The War on Rosh Hashanah

Posted on 14 Sep 2015 at 9:35am

Rabbi Steve Fisch holding the Torah at Congregation Beth El Binah’s new home, Northaven United Methodist Church

Every year, people try to diminish Rosh Hashanah, the Jewish new year, the celebration of the creation of the world. It’s as if Texas has declared a War on Rosh Hashanah.

You know this a real thing, because there are no Rosh Hashanah displays up at Dallas City Hall. Not a single store at NorthPark has a High Holiday window — not even Neiman Marcus. Didn’t the Neimans and Marcuses found Temple Emanu-el? How disrespectful to the company’s founders!

No fireworks display was scheduled anywhere in Dallas County to mark the new year. I drove around Preston Hollow, and not a single house had its holiday lights up. Where were the groups of children going house to house singing Rosh Hashanah carols — those mournful minor key dirges we celebrate the new year with — interrupting our dinners and reminding us, “Oh crap, I hope the rabbi’s sermon on Monday doesn’t drag on and on.”

Yes, make no mistake about it. Something’s up. But then I figured it out.

While covering a story last week, someone said to me, “Happy holiday.” Then later that day, a friend said to me, “Have a happy Rosh Hashanah.”

But it hit me when it happened in my office. Before I left for the weekend, people in my office said, “Oh, you’re off next week. Have a nice holiday.”

Yes, I’m off, but … but “Have a nice holiday?”

On Sunday, before leaving for temple, I had the TV on and not a single Fox News reporter said, “L’shanah tovah tikatevu.”

Not one.

And I listened to Fox News for a long time, because, well, I watch Fox News so you don’t have to. But on Erev Rosh Hashanah, I was on a mission, trying to figure out if Fox News was part of The War on Rosh Hashanah.

Obviously they are.

So here’s a question I want my anti-Rosh friends to answer. Would Jesus have said, “Happy holiday?” (Okay, English wasn’t invented for more than another thousand years, but apparently, according to Fox, Jesus walked around saying, “Merry Christmas” to everyone.)

Well, I did what any good reporter would do and did a little digging and you know what I found?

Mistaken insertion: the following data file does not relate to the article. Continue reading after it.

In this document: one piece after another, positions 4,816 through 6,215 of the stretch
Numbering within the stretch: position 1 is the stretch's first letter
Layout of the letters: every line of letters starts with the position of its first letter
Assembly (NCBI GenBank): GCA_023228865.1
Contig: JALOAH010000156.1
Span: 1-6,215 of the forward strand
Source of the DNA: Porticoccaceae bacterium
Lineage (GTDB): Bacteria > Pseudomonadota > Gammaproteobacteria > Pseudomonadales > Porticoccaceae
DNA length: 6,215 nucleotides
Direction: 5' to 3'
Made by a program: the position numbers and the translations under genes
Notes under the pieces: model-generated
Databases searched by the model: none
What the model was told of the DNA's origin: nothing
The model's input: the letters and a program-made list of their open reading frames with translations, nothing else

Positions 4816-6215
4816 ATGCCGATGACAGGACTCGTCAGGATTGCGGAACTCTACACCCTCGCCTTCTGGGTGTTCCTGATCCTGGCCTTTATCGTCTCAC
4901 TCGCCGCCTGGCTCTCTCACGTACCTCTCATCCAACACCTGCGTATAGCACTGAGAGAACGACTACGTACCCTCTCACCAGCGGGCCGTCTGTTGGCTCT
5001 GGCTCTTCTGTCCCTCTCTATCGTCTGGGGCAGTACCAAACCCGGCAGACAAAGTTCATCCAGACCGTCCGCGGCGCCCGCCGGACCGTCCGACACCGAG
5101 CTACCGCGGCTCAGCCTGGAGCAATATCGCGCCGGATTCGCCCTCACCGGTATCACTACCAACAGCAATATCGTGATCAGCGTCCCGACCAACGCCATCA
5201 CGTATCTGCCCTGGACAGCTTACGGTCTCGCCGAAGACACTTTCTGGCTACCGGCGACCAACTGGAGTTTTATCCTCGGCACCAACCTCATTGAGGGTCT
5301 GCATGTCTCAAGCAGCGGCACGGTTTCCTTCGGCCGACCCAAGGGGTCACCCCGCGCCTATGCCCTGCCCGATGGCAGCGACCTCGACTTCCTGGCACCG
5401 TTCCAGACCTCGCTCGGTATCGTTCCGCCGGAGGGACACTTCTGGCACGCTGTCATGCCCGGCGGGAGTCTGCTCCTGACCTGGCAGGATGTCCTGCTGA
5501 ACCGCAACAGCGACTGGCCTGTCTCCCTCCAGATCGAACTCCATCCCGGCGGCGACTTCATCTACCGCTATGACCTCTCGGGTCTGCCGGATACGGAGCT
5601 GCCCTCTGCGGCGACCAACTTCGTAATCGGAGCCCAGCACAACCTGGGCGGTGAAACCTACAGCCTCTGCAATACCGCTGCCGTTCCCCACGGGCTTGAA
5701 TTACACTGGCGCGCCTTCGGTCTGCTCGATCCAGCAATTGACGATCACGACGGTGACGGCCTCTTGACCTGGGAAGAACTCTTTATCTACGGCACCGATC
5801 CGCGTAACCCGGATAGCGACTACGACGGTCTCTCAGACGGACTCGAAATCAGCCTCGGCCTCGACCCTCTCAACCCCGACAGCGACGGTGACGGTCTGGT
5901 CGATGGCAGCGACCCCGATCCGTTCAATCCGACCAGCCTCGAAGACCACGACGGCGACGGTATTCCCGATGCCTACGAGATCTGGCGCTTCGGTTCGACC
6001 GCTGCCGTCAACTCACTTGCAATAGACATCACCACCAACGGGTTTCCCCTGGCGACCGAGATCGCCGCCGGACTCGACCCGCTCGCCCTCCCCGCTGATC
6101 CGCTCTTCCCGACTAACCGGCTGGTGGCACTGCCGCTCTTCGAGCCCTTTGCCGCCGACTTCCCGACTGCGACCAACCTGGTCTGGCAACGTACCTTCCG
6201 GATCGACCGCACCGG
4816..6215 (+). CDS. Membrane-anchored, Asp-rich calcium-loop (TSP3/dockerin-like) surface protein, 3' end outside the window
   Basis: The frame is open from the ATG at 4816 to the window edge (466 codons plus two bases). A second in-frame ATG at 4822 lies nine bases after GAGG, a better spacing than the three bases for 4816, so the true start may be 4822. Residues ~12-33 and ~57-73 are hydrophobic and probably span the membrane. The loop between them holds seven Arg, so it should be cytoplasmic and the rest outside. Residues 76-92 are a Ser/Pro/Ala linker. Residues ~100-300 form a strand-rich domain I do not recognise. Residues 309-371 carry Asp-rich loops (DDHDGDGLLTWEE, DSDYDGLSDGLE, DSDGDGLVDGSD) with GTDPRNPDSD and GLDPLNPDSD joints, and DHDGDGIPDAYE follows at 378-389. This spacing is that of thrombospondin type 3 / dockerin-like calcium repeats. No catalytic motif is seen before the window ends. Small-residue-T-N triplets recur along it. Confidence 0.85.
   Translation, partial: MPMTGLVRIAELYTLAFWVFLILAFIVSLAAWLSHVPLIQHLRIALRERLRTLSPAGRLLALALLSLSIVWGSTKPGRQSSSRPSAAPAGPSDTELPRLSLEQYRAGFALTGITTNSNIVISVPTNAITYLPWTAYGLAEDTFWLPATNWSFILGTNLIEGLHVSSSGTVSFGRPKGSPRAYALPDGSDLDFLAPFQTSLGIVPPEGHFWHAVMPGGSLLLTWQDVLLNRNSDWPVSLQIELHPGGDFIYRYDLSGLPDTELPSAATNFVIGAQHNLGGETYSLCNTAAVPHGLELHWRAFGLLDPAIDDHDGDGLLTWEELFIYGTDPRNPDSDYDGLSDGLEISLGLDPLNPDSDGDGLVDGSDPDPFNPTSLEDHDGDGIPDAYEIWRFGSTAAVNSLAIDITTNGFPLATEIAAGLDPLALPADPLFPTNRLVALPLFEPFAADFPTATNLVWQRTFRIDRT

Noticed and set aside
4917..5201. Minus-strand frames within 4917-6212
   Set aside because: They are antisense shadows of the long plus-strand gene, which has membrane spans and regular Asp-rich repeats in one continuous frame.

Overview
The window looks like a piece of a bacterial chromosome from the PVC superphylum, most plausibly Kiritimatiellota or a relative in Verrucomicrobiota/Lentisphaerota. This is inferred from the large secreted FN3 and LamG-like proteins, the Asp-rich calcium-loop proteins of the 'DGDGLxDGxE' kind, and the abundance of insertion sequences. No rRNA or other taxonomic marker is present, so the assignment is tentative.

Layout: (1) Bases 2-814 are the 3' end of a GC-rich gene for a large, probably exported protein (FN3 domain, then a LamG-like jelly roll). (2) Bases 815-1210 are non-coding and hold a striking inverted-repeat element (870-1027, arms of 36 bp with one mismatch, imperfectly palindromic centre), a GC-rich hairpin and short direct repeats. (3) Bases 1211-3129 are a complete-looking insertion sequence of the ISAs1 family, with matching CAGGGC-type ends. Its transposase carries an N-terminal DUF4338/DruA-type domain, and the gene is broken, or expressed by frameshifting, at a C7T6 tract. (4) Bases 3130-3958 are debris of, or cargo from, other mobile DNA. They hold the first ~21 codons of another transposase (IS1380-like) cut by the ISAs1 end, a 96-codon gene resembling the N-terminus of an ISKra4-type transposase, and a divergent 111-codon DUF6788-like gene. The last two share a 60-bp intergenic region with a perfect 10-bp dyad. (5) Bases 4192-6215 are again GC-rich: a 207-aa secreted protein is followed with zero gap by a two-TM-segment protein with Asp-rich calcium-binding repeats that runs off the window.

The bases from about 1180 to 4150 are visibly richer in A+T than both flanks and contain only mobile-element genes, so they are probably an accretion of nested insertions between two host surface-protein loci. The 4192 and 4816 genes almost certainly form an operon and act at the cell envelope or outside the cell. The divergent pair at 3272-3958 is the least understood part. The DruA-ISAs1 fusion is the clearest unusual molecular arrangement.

For his first Rosh Hashanah greeting to the Jewish community after his election, President Barack Obama said, “L’shanah tovah tikatevu.” And there you have it. Obama said it. Fox won’t.

Thanks Obama.

Well, I’d like to declare a truce in the War on Rosh Hashanah.

After thinking about it, “happy holiday” is better than the greeting I used to get when I worked for a right-wing Christian company here in Dallas called Tom James, a custom clothing company.

Around the holidays, I was always greeted with the more delightful, “You goddamn Jews get so many holidays.” By multiple people including the very religious division president. I was young and naïve and didn’t keep a record of the intolerance so when I left, I didn’t file a lawsuit against the bastards.

“L’shanah tovah tikatevu” means “may you be inscribed for a good year.” Long story short, on the High Holidays — Rosh Hashanah and Yom Kippur next week — Jews ask people they’ve wronged for forgiveness so God will inscribe them in the book of life for the coming year. (Note to my office: Don’t hold your breath waiting).

Rosh Hashanah literally means Head of the Year — new year. Yom Kippur doesn’t mean day of herring. Yom means day and kippur comes from the verb to atone. So Yom Kippur is usually translated as Day of Atonement.

Yom Kippur is a fast day so the traditional greeting in English is, “May you have an easy fast.”

But no one really expects anyone to remember all that. Happy holiday, have a good holiday, seasons greetings, Merry Christmas — those are all better than one that begins with what I used to get at that awful company I used to work for.

Yes, any holiday greeting is welcomed. And any question is welcomed. “What does this holiday celebrate?” shows interest. And even for Yom Kippur, a holiday spent as a day of prayer and reflection with synagogue services that last the entire day, “happy holiday” makes more sense than saying, “Have a miserable holiday.” We know how to translate.

So truce?

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